The three midfielders had a different role which they each performed well. Tiote was the destroyer (five tackles, the highest in the game), Anita was the recycler (49 passes at 86% completion) who seldom broke forward and Cabaye was the creator (three shots and one key pass) who also provided an outlet to hold up the ball on the floor, rather than just aerially with long balls – something Newcastle struggled to do last season when without Ameobi.
In the first 20 minutes Newcastle shaded possession 53-47% and looked comfortable. Not only that but early on in the game Sissoko, playing in a very advanced role, showed how dangerous he can be beating two men and almost scoring an early goal. As it was Sissoko played well all game, making four dribbles, three key passes and forcing five turnovers.
POOR FIRST HALF
In truth it was a poor first half of football with the two best chances of note both falling to Mathieu Debuchy at the end. In the first he caught his compatriot Patrice Evra napping and stole in for a thunderous shot on goal to be fisted away by David De Gea. The second was an attacking header comfortably saved by the Spaniard.
But the fact Debuchy was able to push up so high and help in attack proved just how dominant Newcastle were in controlling possession and the tempo of play. With Van Persie dropping off the attack to try and help out his outnumbered midfield he wasn’t where he needed to be – on the sharp end of attacks. Perhaps the most shocking statistic of the game was evident at the end: Van Persie didn’t manage a single shot all game either on or off target. Manchester United fans will point to his lack of match fitness as the underlying issues but the defensive orders given to him by Moyes certainly blunted the Dutchman’s threat.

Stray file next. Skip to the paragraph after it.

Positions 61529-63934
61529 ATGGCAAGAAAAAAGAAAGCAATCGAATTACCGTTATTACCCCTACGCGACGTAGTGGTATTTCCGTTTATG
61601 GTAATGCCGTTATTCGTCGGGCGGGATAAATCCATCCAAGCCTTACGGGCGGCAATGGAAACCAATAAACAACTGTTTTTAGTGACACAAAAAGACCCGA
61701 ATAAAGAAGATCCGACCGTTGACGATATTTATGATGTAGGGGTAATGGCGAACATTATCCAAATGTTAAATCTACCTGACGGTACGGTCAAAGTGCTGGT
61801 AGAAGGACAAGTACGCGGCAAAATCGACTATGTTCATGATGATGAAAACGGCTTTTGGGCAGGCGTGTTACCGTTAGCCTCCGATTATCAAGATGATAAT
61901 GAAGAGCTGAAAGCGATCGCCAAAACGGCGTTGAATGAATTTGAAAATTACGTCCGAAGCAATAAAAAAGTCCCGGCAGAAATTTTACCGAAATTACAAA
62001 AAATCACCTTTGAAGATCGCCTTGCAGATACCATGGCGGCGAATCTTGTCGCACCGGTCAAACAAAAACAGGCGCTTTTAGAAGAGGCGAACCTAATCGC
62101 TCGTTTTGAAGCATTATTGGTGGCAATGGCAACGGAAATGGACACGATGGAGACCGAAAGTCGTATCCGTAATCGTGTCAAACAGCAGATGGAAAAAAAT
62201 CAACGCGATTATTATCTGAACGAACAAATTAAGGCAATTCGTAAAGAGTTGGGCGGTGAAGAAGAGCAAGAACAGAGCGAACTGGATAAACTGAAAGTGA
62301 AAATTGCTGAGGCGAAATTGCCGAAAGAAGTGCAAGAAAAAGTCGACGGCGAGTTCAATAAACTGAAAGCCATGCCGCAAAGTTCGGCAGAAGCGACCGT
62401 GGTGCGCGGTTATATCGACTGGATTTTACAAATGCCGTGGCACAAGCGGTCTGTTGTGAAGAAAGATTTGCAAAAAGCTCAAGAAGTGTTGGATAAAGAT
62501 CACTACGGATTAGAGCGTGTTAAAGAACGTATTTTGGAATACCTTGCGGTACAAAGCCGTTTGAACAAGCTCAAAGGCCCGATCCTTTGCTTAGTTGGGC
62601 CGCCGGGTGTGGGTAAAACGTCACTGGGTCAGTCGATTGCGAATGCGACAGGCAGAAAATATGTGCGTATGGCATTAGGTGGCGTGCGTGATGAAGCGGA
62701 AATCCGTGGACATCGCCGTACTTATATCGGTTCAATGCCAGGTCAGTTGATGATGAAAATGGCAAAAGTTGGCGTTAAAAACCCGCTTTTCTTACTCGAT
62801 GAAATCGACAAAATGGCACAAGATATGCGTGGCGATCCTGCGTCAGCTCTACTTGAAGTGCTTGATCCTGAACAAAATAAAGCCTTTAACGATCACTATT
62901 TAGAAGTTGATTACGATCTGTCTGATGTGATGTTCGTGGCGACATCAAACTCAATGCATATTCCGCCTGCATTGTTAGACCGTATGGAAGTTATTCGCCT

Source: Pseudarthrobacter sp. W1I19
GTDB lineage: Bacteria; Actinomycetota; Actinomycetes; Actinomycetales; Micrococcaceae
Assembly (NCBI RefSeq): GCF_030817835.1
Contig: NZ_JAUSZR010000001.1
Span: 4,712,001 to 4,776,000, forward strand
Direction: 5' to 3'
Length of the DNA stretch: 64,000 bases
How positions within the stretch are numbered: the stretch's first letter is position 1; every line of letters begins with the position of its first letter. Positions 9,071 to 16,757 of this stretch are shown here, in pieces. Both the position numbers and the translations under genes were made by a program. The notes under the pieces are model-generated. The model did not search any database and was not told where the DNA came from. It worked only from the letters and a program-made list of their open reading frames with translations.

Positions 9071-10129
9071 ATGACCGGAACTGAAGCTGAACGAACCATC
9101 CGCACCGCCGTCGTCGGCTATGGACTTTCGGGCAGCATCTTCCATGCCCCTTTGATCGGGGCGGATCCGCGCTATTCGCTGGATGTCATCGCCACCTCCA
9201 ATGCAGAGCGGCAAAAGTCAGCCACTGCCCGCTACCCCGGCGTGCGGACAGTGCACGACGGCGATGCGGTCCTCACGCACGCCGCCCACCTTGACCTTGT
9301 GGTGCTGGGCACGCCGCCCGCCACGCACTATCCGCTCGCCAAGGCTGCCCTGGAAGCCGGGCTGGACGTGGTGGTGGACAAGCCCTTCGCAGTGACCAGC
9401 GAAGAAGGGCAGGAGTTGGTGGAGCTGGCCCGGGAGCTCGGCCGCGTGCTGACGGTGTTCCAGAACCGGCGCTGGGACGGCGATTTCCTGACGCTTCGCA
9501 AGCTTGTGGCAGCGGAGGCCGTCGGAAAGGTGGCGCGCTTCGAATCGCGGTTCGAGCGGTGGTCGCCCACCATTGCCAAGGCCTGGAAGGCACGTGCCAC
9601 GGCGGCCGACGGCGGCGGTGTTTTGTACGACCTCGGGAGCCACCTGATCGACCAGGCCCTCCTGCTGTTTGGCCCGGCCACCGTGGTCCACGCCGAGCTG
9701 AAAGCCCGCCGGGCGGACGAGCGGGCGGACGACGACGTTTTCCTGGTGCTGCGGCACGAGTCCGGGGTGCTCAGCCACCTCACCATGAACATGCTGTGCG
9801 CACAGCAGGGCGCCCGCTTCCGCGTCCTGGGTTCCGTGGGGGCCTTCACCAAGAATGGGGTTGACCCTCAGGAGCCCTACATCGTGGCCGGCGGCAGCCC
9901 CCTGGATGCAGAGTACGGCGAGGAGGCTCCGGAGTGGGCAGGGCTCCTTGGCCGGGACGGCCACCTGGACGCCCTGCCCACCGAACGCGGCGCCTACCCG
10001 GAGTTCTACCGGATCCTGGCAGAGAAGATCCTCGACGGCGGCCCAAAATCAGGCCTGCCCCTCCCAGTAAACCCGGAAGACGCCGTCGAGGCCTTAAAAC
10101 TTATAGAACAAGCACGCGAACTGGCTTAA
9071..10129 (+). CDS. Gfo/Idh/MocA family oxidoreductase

Back to the Newcastle full backs. Earlier in the season they were derided for pushing up too often and getting caught out. They’re several games wiser and the pair are now some of the most reliable in the league. They were both helped by the knowledge that Anita was staying back and Gouffran and Sissoko could put covering runs in but the fact Debuchy managed more touches in the opposition half than his own is staggering, especially away from home. This also points to a weakness of Man U.
Although the first half may have been poor, Newcastle were still able to showcase dominance in almost all areas of the field. Possession was edged by the Magpies and they also completed 85% of their passes compared to United’s 77%. Newcastle had won 71% of the aerial battles and their only flaw was giving away fouls (eight in total in the first half).
Perhaps more telling was that Hernandez only managed 11 touches in the first half. This is all well and good if you’re a poacher but Hernandez didn’t manage a single shot in the first half. With Newcastle’s midfield so dominant you might have expected a change from Moyes at half time but he decided against it. He didn’t have the options off the bench he would have liked, the only central midfielder being Anderson who has struggled for form and fitness his entire Manchester United career.
ALL RIGHT, NO LEFT